Carpal Tunnel Syndrome (CTS) is a common form of median nerve compression that typically results in tingling, numbness and pain in the hand and fingers. Multiple treatments ranging from conservative interventions of orthotic fabrication and exercises to surgery can be tried to alleviate these symptoms.
The Journal of Hand Therapy recently featured a randomized clinical trial that tested the effectiveness of several conservative treatments for CTS. The Turkish researchers evaluated the following treatments for patients diagnosed with mild to moderate carpal tunnel syndrome:
- Wrist orthoses
Conservative treatments put to the test
The study was conducted on a group of 110 female patients. These patients were evaluated using nerve conduction studies and ultrasonography. Clinical testing also included:
- Hand grip and finger pinch measures
- The Visual Analogue Scale (VAS) for pain
- The Boston Carpal Tunnel Syndrome Questionnaire for symptoms and function.
The patients were randomly assigned to either treatment with:
- A volar based wrist orthosis
- Kinesiotaping and a wrist orthosis
- Paraffin treatments and a wrist orthosis
See full article for details of these techniques and how they were applied.
Evaluations were performed at 3 weeks, 3 months and (for some patients) at a 6-month follow-up.
Results of the study showed improvements in clinical, ultrasonographical and electrophysiological areas in all three treatment groups. The improvements were seen at the 3 week and 3 month evaluations and even lasted through to 6 months.
The group that was treated with orthotic wear and kinesiotaping appears to have statistically better results in terms of pain reduction and grip strength, especially for those patients with mild carpal tunnel syndrome.
All treatment groups showed evidence of clinical improvements as well as improved motor and sensory latency scores on electrodiagnostic testing. The researchers also noted improved results in ultrasonographic data, i.e. a decrease in the median nerve cross-sectional area.
The role of orthotic fabrication
The use of an orthosis continues to be an effective conservative treatment for patients with mild CTS and can also be helpful at reducing symptoms for those with moderate CTS. It may be useful to look into combining the orthosis with additional treatment techniques such as kinesiotaping (once the techniques of application have been mastered).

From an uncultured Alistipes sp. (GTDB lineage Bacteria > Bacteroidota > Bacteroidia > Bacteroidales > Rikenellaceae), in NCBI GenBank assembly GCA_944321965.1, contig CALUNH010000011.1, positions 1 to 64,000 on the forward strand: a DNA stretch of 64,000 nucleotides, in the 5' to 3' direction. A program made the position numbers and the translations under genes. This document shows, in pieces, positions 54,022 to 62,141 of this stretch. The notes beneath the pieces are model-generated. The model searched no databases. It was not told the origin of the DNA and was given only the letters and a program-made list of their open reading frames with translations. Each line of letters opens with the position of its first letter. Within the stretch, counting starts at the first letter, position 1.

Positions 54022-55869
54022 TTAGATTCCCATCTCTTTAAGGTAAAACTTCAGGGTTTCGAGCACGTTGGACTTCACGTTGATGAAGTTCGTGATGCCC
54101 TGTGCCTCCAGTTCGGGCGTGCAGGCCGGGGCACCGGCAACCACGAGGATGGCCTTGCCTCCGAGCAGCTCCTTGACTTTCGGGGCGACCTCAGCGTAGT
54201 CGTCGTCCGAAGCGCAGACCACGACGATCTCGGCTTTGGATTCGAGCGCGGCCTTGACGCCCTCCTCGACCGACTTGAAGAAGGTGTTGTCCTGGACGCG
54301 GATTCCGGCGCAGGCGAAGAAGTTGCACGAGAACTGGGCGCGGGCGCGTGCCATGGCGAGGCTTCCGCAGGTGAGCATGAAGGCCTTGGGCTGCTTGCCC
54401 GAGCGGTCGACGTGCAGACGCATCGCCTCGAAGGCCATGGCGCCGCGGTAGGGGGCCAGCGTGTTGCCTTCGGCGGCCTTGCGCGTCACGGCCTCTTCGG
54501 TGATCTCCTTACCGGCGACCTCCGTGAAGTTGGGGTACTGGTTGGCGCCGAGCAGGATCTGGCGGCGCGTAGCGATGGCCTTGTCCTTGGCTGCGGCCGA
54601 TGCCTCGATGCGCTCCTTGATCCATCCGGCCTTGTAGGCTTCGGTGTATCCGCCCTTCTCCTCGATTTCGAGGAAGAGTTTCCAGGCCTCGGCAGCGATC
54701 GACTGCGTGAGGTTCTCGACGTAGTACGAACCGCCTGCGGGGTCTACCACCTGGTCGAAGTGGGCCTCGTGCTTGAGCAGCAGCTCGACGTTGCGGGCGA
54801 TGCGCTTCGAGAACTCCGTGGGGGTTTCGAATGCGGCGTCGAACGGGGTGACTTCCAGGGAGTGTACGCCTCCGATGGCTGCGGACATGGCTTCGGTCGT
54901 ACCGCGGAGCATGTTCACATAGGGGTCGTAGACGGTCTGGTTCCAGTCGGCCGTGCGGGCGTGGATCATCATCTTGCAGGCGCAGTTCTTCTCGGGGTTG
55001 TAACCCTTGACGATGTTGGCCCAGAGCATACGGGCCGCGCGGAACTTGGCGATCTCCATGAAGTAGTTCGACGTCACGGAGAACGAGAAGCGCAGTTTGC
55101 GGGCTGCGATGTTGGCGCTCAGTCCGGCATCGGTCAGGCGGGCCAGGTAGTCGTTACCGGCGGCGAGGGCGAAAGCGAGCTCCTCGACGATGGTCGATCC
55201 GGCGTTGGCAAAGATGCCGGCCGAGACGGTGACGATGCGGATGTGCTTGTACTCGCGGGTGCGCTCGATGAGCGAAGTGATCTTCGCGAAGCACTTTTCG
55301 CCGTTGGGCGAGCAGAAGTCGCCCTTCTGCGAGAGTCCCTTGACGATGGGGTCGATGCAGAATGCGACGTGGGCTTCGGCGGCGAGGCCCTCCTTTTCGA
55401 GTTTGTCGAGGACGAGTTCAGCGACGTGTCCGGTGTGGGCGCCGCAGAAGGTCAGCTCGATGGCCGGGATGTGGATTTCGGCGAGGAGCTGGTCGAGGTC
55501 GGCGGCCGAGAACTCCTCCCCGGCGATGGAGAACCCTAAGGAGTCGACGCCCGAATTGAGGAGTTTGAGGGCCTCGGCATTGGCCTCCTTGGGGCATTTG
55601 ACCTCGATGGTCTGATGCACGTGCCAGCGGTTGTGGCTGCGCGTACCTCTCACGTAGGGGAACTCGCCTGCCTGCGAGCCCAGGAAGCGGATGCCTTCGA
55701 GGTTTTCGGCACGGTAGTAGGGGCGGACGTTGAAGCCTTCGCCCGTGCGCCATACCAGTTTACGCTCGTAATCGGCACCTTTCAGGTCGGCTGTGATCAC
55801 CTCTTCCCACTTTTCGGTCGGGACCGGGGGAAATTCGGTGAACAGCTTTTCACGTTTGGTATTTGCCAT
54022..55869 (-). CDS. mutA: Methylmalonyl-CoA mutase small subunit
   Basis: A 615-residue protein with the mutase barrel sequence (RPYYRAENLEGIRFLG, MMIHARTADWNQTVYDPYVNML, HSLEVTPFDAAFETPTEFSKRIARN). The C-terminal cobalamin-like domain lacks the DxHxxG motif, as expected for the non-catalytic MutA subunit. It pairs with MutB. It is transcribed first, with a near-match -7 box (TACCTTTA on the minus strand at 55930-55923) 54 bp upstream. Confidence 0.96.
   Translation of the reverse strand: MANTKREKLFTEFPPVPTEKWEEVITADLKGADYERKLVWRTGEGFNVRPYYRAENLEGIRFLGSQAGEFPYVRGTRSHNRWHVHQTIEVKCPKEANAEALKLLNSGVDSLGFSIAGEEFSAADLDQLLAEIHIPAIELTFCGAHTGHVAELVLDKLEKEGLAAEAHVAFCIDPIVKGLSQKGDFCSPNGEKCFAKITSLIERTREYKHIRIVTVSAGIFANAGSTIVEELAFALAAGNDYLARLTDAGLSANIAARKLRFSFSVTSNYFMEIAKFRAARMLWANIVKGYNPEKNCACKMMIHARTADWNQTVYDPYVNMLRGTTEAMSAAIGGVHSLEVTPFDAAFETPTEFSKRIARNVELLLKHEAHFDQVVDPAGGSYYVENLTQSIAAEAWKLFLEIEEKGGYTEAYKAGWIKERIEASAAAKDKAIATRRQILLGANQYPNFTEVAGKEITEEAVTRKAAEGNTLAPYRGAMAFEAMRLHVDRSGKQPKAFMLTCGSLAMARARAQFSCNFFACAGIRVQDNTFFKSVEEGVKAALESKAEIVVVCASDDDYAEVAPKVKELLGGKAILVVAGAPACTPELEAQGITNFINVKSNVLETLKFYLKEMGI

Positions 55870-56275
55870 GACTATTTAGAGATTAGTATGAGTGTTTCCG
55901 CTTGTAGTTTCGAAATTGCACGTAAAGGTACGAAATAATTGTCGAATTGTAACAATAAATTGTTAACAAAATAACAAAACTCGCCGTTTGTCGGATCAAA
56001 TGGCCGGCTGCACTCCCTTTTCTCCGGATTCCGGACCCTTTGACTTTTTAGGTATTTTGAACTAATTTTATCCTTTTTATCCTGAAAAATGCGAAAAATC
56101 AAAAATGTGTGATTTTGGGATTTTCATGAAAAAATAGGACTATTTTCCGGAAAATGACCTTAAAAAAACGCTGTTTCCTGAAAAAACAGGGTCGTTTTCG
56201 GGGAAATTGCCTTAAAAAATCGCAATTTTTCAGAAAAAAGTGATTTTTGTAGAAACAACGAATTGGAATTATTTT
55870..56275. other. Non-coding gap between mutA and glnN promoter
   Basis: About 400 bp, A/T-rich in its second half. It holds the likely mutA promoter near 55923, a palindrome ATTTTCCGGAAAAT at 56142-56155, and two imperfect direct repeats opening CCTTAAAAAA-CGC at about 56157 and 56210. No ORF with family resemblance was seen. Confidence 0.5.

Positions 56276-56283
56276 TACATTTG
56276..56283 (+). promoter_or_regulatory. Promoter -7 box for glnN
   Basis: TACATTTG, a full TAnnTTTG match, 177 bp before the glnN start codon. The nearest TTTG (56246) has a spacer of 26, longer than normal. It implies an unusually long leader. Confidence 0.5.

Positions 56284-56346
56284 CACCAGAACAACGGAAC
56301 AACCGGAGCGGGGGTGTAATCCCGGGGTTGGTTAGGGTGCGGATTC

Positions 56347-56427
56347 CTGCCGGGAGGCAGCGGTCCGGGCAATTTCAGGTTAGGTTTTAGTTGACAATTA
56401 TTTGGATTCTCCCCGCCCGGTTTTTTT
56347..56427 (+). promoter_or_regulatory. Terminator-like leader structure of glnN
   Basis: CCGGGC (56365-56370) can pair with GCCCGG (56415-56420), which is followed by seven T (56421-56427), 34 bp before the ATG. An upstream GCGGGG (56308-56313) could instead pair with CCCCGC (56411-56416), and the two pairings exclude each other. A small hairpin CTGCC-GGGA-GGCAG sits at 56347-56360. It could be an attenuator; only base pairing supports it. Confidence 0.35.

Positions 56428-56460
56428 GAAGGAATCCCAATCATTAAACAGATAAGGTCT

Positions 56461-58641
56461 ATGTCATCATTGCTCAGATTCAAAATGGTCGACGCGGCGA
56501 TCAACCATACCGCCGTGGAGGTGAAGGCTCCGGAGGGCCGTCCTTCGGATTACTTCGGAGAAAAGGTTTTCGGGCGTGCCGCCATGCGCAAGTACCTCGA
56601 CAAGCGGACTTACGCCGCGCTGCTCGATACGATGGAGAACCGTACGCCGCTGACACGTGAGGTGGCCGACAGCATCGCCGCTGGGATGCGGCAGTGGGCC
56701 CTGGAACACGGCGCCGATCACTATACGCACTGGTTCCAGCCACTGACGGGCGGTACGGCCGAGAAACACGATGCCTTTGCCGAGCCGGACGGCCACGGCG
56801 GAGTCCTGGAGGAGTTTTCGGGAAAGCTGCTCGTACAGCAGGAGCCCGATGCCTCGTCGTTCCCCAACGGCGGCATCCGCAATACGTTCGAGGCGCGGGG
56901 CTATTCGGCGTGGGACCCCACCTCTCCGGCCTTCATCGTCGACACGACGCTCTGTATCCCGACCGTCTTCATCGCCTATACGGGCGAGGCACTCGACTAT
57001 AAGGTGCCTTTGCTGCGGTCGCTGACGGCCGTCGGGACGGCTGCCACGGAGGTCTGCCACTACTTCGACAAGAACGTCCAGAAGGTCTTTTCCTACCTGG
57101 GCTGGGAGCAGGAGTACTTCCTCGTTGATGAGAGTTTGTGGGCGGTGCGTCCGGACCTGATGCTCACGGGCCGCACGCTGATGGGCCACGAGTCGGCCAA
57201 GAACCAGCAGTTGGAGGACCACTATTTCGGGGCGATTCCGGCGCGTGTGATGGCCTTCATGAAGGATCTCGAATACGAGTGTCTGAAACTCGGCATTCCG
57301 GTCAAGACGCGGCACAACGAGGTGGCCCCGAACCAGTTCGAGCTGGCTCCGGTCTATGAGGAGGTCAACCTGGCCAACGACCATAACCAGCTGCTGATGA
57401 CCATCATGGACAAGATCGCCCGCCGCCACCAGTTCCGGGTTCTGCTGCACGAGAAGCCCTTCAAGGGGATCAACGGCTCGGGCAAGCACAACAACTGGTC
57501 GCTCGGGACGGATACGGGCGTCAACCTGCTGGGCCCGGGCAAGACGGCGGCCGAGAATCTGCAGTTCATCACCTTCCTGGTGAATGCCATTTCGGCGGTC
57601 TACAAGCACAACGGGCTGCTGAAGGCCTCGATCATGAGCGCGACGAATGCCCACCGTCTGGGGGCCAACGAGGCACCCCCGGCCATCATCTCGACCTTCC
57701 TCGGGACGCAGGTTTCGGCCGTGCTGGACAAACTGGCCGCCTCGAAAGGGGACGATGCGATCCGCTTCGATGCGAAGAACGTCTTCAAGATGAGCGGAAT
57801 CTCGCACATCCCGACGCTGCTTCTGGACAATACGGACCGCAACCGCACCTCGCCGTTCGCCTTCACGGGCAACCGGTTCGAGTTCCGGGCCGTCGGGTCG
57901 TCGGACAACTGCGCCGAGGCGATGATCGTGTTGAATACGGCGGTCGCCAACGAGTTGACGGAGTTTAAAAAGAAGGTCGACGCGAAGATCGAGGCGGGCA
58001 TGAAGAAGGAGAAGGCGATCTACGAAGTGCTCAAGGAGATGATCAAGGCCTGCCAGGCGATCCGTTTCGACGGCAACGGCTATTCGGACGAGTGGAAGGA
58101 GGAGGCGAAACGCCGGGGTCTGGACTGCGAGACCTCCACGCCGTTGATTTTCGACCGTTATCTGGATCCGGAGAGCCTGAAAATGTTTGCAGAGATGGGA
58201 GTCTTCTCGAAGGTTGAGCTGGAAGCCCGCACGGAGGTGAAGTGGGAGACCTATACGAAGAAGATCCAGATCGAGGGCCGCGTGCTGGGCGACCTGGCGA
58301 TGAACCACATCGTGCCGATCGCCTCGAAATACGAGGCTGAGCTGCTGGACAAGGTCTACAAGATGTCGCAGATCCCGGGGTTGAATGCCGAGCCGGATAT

Orthotic fabrication ideas for carpal tunnel syndrome
Volar based orthosis
Learn how to fabricate a comfortable and effective volar wrist orthosis for the treatment of carpal tunnel syndrome. Discover our orthotic fabrication tips or watch our instructional video for a visual guide of the Volar Wrist Cock-Up Orthosis:
A volar wrist orthosis can be fabricated from many different materials, depending on the therapist’s and the patient’s preferences.
For most adults, 3 mm (1/8″) is the appropriate thickness for this design. However, for some individuals, 2 mm (1/12″) might offer enough support. If that’s the case, you can choose Orfit Colors NS.
Try Orfilight for a lightweight orthosis that will not add extra weight to the patient’s extremity.
Dorsal based orthosis
A dorsal based design can also be a suitable option for carpal tunnel syndrome and is ideal for patients who want to leave their palms free.
Kaplan, B. M., Akyuz, G., Kokar, S., & Yagci, I. (2019). Comparison of the effectiveness of orthotic intervention, kinesiotaping, and paraffin treatments in patients with carpal tunnel syndrome: A single-blind and randomized controlled study. Journal of Hand Therapy, 32(3), 297-304.
Written by Debby Schwartz, OTD, OTR/L, CHT
Physical Rehabilitation Product and Educational Specialist at Orfit Industries America.
Debby is a hand therapist with over 34 years of clinical experience. She completed her Doctorate of Occupational Therapy at Rocky Mountain University of Health Professions in 2010.
She is also an adjunct professor at the Occupational Therapy Department of Touro College in NYC and has written many articles for hand therapy journals, including the ASHT Times and the Journal of Hand Therapy.
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